Anger over 90-year-old Belfast mum's six-day wait for broken bone op
The daughter of a 90-year-old woman with multiple broken bones who lay in agony in hospital for six days and who was made to fast before an operation that was then cancelled twice has slammed the "terrible treatment" of her mother.
Frail Alzheimer's sufferer Myra Robinson from east Belfast was rushed to the Ulster Hospital in Dundonald by ambulance last Friday after a fall that left her with a broken hip, a broken bone in her shoulder and broken ribs.
Despite being deprived of food in preparation for a scheduled operation on two different occasions, Mrs Robinson's procedure was cancelled.
Speaking to the Belfast Telegraph, her civil servant daughter Joyce Saffan said she was hoping the critical surgery required by her mother would now take place. The hospital has since confirmed the procedure.
"I'm so angry. She is in the hospital but she has been lying in agony for six days now and nothing has been done," she said.
"But even worse than that, she has been forced to fast and she's been given drugs and painkillers on an empty stomach, so when I went to see her the other day she was completely out of it and she was hallucinating.
"An animal wouldn't be treated like that at the vet's. It's terrible. If one of my cats got knocked down and had a broken leg it would be fixed that day, or at the very least the following morning."
The South Eastern Health and Social Care Trust said that Mrs Robinson "has unfortunately waited longer than expected for surgery".
Mrs Saffan said the injuries happened in a fall at a day centre last Friday, after which she was rushed to the hospital.
"She was walking along with another lady. They were both using their Rollators and I think they must have have bumped into each other," she said.
"I can't image what else could have happened because I had been walking with her the day before and she was absolutely fine."
The 48-year-old said the ordeal had been extremely difficult for Mrs Robinson, who is in extreme pain, and for herself, forced to watch on helplessly as her mother's essential surgery was cancelled.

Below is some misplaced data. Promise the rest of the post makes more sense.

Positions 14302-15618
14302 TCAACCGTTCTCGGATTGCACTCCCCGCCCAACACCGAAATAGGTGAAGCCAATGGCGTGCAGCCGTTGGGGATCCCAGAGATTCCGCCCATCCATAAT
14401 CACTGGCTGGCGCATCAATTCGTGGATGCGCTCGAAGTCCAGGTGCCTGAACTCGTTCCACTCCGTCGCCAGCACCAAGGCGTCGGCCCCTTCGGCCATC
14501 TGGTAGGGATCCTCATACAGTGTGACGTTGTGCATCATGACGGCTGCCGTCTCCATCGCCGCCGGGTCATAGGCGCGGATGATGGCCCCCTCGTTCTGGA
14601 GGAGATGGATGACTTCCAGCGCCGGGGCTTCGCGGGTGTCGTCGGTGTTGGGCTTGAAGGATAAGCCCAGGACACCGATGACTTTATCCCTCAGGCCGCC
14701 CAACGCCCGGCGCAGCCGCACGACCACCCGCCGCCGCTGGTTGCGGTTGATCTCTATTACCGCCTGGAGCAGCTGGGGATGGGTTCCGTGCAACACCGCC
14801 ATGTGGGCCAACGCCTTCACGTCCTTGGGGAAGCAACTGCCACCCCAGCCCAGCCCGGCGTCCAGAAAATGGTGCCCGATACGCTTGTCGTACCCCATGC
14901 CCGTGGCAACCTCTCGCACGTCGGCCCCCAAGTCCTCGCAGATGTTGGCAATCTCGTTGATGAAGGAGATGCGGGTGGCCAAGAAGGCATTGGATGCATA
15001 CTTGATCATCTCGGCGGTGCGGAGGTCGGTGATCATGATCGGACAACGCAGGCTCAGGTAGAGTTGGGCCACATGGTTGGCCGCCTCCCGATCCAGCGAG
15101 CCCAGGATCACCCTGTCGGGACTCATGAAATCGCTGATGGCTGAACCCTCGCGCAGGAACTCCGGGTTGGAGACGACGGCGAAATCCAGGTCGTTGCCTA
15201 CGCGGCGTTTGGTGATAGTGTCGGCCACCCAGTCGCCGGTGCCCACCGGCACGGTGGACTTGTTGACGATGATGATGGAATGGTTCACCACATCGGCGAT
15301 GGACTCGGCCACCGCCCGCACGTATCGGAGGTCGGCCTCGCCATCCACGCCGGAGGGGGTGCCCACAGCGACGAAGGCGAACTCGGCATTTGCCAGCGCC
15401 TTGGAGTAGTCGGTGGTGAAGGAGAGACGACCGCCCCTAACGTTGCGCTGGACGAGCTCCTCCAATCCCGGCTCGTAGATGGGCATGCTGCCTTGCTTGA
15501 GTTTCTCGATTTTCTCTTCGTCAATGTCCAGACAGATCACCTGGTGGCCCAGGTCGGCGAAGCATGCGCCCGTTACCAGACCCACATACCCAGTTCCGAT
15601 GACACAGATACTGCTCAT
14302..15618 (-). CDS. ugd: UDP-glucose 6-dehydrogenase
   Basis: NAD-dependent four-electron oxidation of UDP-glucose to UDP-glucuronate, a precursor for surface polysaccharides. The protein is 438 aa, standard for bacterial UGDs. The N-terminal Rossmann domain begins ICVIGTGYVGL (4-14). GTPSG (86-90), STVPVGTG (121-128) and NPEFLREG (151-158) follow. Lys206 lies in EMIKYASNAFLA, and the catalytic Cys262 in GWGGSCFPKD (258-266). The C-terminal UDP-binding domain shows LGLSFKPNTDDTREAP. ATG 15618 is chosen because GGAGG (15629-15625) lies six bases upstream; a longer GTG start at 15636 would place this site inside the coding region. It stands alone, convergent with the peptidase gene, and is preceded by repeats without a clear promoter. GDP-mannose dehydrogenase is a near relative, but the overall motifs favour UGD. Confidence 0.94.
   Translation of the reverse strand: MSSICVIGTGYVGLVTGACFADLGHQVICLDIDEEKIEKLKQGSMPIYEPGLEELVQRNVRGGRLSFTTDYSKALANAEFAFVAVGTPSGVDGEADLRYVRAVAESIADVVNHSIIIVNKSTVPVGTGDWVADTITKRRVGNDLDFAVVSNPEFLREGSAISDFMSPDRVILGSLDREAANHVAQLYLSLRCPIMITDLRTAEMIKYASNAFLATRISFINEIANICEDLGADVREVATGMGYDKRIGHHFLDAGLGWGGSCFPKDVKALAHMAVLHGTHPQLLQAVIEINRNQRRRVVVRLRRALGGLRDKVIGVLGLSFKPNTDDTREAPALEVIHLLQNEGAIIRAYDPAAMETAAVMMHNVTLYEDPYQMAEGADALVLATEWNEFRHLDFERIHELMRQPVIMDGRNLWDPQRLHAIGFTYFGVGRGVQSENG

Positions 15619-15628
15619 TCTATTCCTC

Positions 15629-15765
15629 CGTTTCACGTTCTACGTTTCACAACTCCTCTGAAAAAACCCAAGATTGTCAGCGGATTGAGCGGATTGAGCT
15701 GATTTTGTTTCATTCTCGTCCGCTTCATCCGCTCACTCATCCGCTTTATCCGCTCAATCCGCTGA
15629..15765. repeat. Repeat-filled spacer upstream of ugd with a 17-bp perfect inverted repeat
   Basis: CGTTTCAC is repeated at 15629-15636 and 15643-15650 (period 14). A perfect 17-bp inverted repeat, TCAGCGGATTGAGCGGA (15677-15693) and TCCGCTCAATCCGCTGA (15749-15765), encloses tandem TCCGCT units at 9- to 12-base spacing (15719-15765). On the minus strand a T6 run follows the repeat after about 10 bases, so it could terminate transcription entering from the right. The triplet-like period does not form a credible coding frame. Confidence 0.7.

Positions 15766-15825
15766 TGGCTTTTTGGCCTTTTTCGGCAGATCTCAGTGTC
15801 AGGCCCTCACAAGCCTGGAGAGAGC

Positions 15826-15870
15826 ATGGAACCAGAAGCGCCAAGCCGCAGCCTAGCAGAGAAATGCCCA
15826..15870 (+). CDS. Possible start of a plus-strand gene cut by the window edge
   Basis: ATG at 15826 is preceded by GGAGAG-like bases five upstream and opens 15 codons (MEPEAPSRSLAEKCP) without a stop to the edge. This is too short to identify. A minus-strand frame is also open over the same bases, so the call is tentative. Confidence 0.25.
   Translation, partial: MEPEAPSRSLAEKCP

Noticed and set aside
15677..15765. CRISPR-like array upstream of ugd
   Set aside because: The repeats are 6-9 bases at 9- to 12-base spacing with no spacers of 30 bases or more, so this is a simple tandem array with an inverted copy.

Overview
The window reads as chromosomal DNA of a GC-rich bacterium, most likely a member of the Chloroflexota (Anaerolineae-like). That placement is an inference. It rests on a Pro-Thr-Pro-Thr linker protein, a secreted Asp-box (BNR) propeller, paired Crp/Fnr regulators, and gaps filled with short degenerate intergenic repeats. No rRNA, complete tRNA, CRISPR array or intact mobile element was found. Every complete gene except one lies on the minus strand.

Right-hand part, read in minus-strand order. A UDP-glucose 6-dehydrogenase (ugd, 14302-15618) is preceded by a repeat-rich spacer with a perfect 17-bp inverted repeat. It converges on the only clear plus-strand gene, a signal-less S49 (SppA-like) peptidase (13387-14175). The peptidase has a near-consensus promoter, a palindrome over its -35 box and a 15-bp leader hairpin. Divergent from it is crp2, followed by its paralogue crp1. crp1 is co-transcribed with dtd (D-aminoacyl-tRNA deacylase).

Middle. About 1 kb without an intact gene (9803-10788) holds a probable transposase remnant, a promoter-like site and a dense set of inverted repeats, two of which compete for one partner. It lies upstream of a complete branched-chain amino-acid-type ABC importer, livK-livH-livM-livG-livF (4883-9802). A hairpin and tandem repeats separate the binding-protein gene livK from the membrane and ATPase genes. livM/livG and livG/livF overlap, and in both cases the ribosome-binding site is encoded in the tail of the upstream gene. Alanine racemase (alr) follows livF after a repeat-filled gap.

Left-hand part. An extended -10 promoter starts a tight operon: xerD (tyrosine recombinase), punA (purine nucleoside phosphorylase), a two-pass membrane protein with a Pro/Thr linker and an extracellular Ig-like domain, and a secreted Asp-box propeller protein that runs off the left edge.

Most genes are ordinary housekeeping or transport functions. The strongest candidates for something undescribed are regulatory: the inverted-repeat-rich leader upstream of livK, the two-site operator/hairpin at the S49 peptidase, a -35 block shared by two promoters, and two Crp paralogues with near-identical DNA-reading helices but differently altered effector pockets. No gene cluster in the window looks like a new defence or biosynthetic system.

"This is the third day in a row that she's been through this," she said.
"From midnight on Sunday she was told she couldn't have any food or drink because they initially said they were going to operate on Monday.
"Then she was forced to fast again on Tuesday because they said she's on the list for an operation - so let's hope it goes ahead; third time lucky."
Mrs Saffan said her mum, who was "very tired" and "drifting in and out of sleep" when she saw her yesterday, just wanted to get the treatment she desperately needs as soon as possible. "The nurses and the staff have been great; I couldn't say a bad word about any of them, but obviously they're very overworked and under pressure," she added.
"There definitely needs to be more money put into the health service because something like this shouldn't be happening."
She added: "Mum already has Alzheimer's but after all this she's even more confused and distressed about what exactly is going on."
In a statement to the Belfast Telegraph the South Eastern Health and Social Care Trust said it "recognises that Mrs Robinson has unfortunately waited longer than expected for surgery due to the unprecedented numbers of fracture patients presenting to the Ulster Hospital".
It added that "all cases are prioritised in order of clinical need", and confirmed that Mrs Robinson received her surgery yesterday "at the first available opportunity".
The statement also added: "During her stay within the Ulster Hospital, nursing staff ensured that Mrs Robinson's nutritional and hydration needs were met."